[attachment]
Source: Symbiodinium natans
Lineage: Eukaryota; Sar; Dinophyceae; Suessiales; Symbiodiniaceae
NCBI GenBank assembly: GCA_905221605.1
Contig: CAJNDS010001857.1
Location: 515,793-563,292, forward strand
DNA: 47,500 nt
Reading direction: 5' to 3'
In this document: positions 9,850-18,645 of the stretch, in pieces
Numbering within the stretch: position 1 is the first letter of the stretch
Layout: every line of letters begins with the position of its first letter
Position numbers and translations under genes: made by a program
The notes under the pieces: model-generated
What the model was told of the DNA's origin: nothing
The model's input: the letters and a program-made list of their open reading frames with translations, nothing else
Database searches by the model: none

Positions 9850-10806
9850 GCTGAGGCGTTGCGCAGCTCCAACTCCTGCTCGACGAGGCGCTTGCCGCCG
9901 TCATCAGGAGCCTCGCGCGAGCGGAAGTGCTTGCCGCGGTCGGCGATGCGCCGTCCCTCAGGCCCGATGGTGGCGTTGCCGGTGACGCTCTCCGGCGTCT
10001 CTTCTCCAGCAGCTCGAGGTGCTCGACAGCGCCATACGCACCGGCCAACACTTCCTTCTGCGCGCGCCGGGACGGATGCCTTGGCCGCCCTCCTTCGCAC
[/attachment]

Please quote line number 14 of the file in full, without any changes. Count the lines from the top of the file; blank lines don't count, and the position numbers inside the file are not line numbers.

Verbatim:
The model's input: the letters and a program-made list of their open reading frames with translations, nothing else